New York-based debt and equity provider Pembrook Capital Management closed a $21.8 million bridge loan to New York-based real estate investor Savanna, Mortgage Observer has learned. Savanna will acquire a development site at 141 Willoughby Street in Downtown Brooklyn with the funds, said Pembrook founder Stuart Boesky.
The three-year loan has a floating rate; Pembrook declined to provide the exact rate. City records show Savanna paid $28 million to acquire the property, at Gold Street, from prior owner the Institute of Design and Construction.
Though controversy has surrounded the City Point development in Brooklyn since its inception, the development’s first residential tower is rising under the radar as the tussles subside, at least temporarily, and the commercial real estate industry readies for a major boost for the Downtown Brooklyn area.
The residential portion of the project’s second phase has risen Read More
Artist management and creative content agency Art Partner has signed a 15-year lease to occupy 10,000 square feet at the City Point in Downtown Brooklyn, becoming the development site’s first office tenant.
The agency, whose services include production, syndication and licensing for print, film, social media and more, plans to relocate from its Hudson Square Read More
New York City is the number one retail location in the world. Retailers from around the world flock to open flagship stores throughout the Big Apple. Apple’s store on Fifth Avenue, with its familiar cube, has the highest revenue of all Apple stores. Then there are the flagships of Uniqlo, Zara, Tiffany & Co., Bergdorf Goodman and a cast of others. Nevertheless, when you ask prominent owners of commercial real estate as well as local and national retailers, the general consensus is that the outer boroughs of New York City are severely under-retailed.
Eastern Consolidated’s Barbara Byrne Denham reported in May 2012 that retail sales per capita ratios for the outer boroughs were far below the national average. Brooklyn was 39 percent below, Queens was 40 percent below and the Bronx came in a whopping 60 percent below.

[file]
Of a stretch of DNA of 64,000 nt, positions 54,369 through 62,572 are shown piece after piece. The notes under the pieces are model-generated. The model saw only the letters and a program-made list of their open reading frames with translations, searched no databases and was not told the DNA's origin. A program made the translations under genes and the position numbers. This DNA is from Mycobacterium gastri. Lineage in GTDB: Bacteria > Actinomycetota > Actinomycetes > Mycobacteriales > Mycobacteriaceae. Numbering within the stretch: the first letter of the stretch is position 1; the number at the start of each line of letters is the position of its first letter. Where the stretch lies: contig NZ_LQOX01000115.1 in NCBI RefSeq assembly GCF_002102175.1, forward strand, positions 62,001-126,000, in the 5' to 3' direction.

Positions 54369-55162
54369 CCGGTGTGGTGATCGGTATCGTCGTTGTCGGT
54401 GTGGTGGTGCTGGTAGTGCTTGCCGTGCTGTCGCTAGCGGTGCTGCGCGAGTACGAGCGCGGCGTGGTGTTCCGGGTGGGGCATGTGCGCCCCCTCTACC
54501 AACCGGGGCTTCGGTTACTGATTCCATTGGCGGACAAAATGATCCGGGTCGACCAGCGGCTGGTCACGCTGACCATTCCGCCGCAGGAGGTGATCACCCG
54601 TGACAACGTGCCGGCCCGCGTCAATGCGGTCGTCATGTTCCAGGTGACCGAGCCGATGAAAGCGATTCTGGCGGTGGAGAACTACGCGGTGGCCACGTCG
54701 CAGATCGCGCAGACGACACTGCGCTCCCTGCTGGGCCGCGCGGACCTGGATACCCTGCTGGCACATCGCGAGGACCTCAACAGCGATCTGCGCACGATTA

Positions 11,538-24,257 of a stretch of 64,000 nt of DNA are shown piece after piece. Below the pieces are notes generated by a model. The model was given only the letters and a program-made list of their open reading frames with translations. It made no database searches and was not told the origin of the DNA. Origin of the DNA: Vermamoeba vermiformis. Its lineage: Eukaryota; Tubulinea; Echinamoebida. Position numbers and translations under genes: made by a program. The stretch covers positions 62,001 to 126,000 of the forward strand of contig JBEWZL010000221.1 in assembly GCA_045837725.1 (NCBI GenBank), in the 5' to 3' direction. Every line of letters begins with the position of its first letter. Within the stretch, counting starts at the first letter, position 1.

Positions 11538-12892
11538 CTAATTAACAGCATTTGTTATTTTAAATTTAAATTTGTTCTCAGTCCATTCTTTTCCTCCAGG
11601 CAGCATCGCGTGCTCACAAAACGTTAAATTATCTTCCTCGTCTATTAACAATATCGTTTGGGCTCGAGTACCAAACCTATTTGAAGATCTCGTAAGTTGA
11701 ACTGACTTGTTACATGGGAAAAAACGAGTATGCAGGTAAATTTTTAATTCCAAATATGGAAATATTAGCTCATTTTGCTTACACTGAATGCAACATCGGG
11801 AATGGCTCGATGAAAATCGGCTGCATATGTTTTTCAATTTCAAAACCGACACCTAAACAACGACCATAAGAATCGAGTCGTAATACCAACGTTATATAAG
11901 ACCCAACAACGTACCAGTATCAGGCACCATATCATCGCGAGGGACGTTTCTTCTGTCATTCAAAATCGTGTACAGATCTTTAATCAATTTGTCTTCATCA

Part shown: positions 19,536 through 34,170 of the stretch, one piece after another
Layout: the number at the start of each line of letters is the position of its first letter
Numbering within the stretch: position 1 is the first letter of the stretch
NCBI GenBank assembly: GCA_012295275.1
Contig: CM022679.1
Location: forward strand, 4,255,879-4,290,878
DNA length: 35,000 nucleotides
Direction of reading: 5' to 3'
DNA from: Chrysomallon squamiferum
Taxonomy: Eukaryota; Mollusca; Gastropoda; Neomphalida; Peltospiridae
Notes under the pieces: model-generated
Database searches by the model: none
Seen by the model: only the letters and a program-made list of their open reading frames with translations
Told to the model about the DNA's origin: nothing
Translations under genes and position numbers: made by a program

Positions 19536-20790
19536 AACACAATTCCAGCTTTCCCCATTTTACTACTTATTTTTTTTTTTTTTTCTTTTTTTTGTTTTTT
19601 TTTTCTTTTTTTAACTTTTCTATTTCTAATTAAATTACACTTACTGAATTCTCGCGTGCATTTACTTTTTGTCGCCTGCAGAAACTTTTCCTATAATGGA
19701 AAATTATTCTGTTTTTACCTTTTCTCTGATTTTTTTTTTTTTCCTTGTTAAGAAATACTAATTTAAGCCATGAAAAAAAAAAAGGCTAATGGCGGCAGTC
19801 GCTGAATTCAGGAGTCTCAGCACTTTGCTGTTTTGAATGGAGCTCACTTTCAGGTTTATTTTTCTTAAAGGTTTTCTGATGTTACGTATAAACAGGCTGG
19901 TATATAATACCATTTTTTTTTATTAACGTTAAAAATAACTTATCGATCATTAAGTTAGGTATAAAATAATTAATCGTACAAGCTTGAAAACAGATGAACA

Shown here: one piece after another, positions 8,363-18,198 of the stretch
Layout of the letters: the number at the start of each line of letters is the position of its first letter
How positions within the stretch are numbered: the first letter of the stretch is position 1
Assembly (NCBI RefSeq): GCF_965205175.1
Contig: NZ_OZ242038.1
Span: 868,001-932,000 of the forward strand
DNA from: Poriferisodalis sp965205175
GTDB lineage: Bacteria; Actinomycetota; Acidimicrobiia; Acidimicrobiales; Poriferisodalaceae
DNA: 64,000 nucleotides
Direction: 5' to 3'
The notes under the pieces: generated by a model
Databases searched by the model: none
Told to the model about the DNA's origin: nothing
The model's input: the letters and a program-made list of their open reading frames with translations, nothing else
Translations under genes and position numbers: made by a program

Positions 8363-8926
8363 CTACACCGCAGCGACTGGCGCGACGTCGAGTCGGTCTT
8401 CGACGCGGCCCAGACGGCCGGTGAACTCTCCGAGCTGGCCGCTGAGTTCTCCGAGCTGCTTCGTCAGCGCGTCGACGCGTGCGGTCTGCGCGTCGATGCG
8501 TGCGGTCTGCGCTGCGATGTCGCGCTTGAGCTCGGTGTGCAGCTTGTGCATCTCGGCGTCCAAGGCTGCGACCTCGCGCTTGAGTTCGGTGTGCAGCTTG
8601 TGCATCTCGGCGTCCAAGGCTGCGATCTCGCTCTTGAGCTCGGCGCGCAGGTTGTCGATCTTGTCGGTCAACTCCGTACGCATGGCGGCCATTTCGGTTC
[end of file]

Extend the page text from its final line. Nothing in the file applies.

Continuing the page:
Construction, Development, legislation
With the long-awaited Barclays Center open and new residential and mixed-use development projects popping up across Downtown Brooklyn, a retail conundrum is growing along the 17-block Fulton Mall.
The national and in some cases high-end retailers moving onto the strip paint a stark contrast to the long list of mom-and-pops, local discounters and jewelry shops that once almost exclusively lined the street.
Legislation related to the EB-5 Immigrant Investor Program, a financing pipeline that has been used to fund several major development projects in the city, has cleared one hurdle towards renewal.
Last week, the U.S. Senate passed a bill that would restore an important component of the program set to expire at the end of September. According to people familiar with EB-5 and the legislative process to preserve it, a similar bill must now pass through Congress in the next few weeks before the program sunsets on September 30, a deadline that could possibly cut off millions of dollars of financing for a number of construction projects.
Legislation allowing oversees investors to fund job-creating real estate projects in exchange for green cards is set to expire at the end of September and proponents of the financing mechanism fear that a stalled deal to renew the law could strand hundreds of millions of dollars of development in the city.
Several large projects, including a $77 million plan to redevelop the Battery Maritime Building, a $200 million mixed use development in Downtown Brooklyn called City Point and a roughly $70 million deal to redo the retail at the George Washington Bridge Bus Station, have tapped what is called the EB-5 Immigrant Investor Program for funding.
If the Fulton Mall is being transformed, it is only so much. The strip is being glammed up, stocked with major national retailers, at the cost of the mom and pops who have called the mall home for decades.
Still, things are not changing so much. As previously, pretentiously noted, Smith Street it ain’t, nor is it going to be. This is still a discount strip. From H&M to Target, the Gap to the almost-Filene’s, the newcomers have been far from high end—not counting the hamburgers. For further proof of the trend toward the same, welcome Century 21 to the neighborhood.